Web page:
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    An update for you all. I spoke with one of the administrators of the I1 project at FamilyTreeDNA, and he predicts that my grandma’s family falls under I-BY3385, a parent clade of the previously mentioned I-Y24002 that is found in Germany and England. He recommended a BigY test, but I’ll have to wait until I have the funds necessary for this upgrade.

    Quote Originally Posted by JonikW View Post
    The Crusades must indeed be a possibility, qallezan65 (perhaps the best pending further evidence, given the number of men involved). My son wrote a university dissertation on interactions between the crusaders and the native population groups not long ago, and I remember digging up some genetic papers to help him add a couple of paragraphs on DNA findings for Medieval and modern Lebanon. I'm sure you're extremely well clued up on all that though.

    Aside from that, I-L1237 itself dates to the late Bronze Age and has a wide distribution today, with no real hotspots, so the possibilities are many. You could potentially narrow them down a bit with SNP testing, but regarding possible scenarios I'd immediately include Roman/Byzantine period Germanic strays; the Varangian guard (who had a range of Germanic origins including England); the Vikings in the Caspian and Black Sea region in Early Medieval times; and later traders.

    The Vikings would be least likely in my view if your relative really is I-Y24002, but any of the above scenarios that involve English and Germans (Crusades, Roman-era Germanic strays of various kinds, Varangians, merchants) would still be among the more likely possibilities in my view.

    EDIT: Added some detail and changed Norse to Viking to distinguish from the Varangians.
    I definitely agree, I think those are the most plausible ways in which this haplogroup could have arrived in Lebanon. If possible, I’d love to see that dissertation once it’s available! I’ve read up on the topic of Crusaders who stayed behind in the Levant before, but I’m always interested in learning more.

    Quote Originally Posted by capsian View Post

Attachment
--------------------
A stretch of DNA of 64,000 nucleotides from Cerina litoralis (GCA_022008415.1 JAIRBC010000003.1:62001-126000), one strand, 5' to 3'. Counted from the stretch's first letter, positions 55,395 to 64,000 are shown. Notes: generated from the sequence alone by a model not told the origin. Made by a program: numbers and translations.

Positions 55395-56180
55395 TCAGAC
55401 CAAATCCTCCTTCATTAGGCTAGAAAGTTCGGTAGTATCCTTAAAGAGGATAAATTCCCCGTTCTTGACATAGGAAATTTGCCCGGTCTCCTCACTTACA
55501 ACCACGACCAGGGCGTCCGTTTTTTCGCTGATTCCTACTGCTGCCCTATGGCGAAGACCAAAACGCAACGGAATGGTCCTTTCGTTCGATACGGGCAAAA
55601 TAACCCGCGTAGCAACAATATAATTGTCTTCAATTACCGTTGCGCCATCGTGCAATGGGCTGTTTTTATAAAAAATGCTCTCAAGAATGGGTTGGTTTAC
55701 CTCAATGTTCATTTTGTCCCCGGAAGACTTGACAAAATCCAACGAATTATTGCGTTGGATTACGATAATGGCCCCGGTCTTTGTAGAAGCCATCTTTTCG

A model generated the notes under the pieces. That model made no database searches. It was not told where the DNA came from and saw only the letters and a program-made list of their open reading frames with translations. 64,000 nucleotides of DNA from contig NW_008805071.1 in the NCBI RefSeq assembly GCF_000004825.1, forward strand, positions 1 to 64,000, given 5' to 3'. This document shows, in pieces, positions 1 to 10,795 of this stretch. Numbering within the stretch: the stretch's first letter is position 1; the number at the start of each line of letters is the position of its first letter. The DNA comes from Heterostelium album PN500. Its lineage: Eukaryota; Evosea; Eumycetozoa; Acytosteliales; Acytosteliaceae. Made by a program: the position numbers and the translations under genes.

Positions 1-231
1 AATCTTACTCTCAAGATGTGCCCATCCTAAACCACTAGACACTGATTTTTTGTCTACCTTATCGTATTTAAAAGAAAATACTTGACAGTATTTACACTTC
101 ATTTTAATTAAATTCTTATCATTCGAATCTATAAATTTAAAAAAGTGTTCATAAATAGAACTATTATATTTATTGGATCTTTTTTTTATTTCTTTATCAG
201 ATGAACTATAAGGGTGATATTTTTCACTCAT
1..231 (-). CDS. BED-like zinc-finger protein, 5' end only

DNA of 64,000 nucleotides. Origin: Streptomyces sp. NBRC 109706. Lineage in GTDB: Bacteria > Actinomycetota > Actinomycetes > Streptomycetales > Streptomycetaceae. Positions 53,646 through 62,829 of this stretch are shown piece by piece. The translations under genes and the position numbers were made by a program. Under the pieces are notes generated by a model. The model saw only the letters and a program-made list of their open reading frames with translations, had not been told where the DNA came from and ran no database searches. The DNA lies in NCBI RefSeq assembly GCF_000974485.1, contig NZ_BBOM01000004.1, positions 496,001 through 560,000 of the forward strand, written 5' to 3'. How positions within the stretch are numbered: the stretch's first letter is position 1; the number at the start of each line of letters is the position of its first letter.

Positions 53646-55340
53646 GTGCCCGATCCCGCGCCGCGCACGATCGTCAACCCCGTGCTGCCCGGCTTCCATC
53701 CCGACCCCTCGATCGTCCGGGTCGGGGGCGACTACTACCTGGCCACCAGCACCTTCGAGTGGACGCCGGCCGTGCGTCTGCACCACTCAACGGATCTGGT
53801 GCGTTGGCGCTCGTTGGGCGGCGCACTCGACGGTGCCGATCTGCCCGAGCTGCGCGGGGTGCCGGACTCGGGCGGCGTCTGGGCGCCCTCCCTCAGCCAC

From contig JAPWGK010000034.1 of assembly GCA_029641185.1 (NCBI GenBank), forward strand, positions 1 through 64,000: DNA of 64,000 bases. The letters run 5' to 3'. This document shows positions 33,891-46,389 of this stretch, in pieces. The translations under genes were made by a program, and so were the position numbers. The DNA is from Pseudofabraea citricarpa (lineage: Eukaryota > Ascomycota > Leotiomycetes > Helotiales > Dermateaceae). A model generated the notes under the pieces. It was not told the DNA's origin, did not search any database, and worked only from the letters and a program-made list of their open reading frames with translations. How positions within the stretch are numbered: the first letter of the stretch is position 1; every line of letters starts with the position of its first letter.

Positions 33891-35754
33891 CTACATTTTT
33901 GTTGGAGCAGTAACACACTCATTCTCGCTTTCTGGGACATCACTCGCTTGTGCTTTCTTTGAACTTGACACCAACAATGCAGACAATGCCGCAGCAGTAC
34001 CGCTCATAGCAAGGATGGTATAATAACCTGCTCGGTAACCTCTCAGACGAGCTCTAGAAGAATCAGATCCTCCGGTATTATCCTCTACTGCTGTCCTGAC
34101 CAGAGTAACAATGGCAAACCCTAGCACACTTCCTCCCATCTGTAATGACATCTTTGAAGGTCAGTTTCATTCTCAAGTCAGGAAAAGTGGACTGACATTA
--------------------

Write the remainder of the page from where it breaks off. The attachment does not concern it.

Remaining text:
I think the reason found I1 in Lebanon to Crusades even i think maybe some Roman are belong in this Haplogroup
    I think Maybe poeple from Lebnon belong athis subclade
    https://www.yfull.com/tree/I-FGC22045/
    That’s possible too, although I-L22 is a different subclade than the one my family likely falls under. Perhaps there were some Romans with Germanic ancestry who had this haplogroup, especially closer to the Medieval era.
    Distance: 0.5337%

    25.6 Levant_Sidon_MBA
    24.2 NW_Iberia_IA
    24.0 Roman_Colonial
    16.8 Germanic_Migration
    6.2 Berber_EMA
    2.2 Yoruba
    1.0 BHS_Taino

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    Quote Originally Posted by qallezan65 View Post
    An update for you all. I spoke with one of the administrators of the I1 project at FamilyTreeDNA, and he predicts that my grandma’s family falls under I-BY3385, a parent clade of the previously mentioned I-Y24002 that is found in Germany and England. He recommended a BigY test, but I’ll have to wait until I have the funds necessary for this upgrade.



    I definitely agree, I think those are the most plausible ways in which this haplogroup could have arrived in Lebanon. If possible, I’d love to see that dissertation once it’s available! I’ve read up on the topic of Crusaders who stayed behind in the Levant before, but I’m always interested in learning more.